I came across a fascinating story about a tiny bird that puts human endurance records to shame. It was a about a small songbird called the blackpoll warbler that every autumn makes a non-stop flight from Vermont to Puerto Rico, a distance of 1between 1,400-1,700 miles that takes it three days to complete. This is a a pretty amazing feat for a bird that weighs just 12 grams.
By putting tiny locator devices on the birds, researchers were able to track their paths. The flight in entirely over water which means that the bird cannot rest at all and only half of them survive the journey. How do they do it?
To prepare for the migration blackpolls gorge themselves on insects and can double their body mass pre-trip. The added bulk gives them the energy to fly over open water without stopping, because coming to rest in the Atlantic Ocean would be certain death for a blackpoll.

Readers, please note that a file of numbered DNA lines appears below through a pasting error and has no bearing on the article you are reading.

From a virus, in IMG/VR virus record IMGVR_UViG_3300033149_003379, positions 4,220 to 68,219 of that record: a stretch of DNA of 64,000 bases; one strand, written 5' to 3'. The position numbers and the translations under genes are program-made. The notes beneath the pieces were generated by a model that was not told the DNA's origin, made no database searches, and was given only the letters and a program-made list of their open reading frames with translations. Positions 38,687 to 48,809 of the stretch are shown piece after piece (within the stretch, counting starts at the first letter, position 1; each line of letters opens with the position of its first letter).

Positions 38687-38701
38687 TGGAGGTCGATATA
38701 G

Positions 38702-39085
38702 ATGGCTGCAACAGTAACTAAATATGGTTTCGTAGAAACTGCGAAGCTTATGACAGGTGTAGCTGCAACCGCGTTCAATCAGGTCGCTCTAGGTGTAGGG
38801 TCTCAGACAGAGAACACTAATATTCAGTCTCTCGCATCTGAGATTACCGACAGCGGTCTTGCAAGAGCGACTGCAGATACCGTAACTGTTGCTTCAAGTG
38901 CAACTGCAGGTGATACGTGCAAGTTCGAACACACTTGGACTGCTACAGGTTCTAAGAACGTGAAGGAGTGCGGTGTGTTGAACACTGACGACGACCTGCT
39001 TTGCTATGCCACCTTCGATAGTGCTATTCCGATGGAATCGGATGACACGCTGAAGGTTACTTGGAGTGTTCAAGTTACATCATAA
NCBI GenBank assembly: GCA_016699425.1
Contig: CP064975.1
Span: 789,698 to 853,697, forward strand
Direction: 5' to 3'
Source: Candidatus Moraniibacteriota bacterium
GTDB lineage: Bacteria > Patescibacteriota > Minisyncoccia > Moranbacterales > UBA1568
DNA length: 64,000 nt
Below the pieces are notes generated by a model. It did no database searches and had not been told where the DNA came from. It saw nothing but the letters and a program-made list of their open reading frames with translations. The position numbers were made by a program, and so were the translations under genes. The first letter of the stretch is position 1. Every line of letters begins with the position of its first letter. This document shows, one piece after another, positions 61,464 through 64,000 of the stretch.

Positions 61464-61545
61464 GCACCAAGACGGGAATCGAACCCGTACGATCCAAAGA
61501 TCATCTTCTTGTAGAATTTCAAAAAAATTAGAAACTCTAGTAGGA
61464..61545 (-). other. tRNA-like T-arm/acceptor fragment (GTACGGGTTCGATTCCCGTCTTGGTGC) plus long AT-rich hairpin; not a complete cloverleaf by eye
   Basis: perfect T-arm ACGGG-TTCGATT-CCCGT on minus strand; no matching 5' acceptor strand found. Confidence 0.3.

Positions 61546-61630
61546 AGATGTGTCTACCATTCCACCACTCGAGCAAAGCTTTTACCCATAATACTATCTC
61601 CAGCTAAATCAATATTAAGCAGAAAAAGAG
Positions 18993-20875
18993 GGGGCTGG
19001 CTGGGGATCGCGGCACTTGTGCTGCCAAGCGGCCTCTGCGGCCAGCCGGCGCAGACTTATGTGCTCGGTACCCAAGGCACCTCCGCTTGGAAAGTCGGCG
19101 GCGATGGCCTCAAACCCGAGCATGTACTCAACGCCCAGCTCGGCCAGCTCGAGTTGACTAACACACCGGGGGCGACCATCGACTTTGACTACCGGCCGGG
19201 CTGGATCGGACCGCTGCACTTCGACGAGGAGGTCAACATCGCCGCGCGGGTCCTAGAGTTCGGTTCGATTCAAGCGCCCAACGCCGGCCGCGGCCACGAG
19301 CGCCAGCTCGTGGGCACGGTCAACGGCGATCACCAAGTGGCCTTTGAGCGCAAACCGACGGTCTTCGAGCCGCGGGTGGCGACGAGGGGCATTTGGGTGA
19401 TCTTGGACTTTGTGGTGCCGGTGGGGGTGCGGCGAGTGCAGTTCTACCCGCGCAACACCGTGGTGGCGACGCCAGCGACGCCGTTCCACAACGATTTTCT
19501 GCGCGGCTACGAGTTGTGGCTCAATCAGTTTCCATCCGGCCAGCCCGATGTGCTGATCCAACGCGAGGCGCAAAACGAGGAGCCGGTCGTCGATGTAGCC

Blackpolls aren’t the only birds with an epic migration route. Albatrosses, sandpipers and gulls all travel long distances to southern wintering grounds, but these birds take a longer route that takes them over land. So why do blackpolls take such a risky route? Scientists aren’t quite sure. Perhaps, the authors say, blackpolls just want to get the migration over as soon as possible, since it is the most dangerous activity they partake in.
This shows how species can spread to distant places even though it seems unlikely to us because of the huge geographical barriers they need to cross. Furthermore, they can carry seeds within them that can grow in the new locations too.
The paper can be read here.